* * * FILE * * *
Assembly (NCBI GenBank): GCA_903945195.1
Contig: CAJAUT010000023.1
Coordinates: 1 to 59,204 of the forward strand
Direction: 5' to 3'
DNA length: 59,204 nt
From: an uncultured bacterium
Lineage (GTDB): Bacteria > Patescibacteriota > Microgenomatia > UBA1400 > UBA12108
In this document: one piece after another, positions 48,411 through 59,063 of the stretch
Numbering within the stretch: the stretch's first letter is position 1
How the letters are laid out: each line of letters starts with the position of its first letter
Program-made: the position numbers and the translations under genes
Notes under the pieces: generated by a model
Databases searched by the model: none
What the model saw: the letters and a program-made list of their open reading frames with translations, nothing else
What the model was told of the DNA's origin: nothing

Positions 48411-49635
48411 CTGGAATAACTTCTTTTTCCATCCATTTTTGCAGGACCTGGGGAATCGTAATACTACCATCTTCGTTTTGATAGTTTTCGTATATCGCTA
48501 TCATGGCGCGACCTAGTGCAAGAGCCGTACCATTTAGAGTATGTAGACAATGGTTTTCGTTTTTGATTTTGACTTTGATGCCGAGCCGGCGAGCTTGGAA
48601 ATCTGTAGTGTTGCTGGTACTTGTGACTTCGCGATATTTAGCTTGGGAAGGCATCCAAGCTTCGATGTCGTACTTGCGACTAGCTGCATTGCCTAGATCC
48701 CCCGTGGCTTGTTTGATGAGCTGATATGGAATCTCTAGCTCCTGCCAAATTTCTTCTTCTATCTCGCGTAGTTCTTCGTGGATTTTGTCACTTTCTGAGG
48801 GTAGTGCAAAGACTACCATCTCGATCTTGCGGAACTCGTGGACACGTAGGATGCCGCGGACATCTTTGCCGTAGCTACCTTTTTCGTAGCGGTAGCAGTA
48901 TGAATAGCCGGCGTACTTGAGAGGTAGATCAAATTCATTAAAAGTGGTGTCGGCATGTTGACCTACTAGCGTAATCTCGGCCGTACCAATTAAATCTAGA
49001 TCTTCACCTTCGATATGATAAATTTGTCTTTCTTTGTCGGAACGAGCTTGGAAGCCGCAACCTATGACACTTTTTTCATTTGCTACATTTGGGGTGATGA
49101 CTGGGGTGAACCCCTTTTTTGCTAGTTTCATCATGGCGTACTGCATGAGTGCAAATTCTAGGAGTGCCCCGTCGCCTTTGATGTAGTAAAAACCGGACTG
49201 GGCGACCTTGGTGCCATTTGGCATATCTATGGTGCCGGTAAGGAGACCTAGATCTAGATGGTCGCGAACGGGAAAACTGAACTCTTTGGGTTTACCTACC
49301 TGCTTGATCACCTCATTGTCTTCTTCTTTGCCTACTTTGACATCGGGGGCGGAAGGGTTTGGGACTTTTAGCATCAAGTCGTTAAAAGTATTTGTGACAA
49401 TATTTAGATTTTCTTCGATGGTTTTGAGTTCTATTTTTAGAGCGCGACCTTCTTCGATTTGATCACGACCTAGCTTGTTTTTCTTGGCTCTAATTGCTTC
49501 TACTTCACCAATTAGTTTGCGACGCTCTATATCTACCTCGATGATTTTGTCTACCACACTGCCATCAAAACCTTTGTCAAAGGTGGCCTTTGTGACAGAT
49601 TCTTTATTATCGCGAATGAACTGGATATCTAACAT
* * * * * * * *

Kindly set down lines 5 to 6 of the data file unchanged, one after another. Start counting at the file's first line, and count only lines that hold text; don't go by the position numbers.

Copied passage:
DNA length: 59,204 nt
From: an uncultured bacterium